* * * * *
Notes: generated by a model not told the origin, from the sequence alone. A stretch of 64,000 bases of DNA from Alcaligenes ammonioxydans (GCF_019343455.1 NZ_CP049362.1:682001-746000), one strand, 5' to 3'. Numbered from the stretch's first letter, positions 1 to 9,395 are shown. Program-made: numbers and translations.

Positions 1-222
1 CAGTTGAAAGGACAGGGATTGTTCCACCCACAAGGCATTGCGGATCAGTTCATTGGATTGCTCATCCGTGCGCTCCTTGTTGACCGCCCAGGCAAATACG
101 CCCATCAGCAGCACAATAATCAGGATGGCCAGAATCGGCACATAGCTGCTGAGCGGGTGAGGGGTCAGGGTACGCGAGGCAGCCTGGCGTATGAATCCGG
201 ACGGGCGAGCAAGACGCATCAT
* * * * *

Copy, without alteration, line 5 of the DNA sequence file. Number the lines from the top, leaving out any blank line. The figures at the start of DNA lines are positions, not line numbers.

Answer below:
201 ACGGGCGAGCAAGACGCATCAT